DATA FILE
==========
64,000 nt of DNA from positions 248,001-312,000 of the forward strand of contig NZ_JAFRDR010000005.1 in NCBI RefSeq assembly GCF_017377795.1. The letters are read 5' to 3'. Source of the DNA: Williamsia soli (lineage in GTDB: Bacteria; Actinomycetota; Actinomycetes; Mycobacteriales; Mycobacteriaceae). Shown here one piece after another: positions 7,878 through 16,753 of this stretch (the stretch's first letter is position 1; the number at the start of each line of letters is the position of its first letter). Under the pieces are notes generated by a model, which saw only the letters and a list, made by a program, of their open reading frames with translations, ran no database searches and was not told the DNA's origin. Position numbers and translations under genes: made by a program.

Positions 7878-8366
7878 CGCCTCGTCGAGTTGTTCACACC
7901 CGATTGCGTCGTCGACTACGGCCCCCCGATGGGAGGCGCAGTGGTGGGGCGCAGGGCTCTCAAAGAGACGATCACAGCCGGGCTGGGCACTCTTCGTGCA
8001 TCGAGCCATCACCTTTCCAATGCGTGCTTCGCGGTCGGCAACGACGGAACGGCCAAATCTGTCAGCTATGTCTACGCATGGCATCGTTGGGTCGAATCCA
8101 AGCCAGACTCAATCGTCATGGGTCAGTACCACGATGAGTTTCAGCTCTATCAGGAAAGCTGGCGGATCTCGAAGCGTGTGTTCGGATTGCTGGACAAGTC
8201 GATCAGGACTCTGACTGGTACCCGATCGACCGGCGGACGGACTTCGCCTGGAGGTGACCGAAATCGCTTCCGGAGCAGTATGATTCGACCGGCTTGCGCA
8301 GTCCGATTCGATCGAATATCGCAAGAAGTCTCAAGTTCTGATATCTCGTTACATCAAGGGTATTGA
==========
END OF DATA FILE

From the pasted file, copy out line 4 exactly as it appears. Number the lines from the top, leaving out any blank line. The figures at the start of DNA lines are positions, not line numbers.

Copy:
7901 CGATTGCGTCGTCGACTACGGCCCCCCGATGGGAGGCGCAGTGGTGGGGCGCAGGGCTCTCAAAGAGACGATCACAGCCGGGCTGGGCACTCTTCGTGCA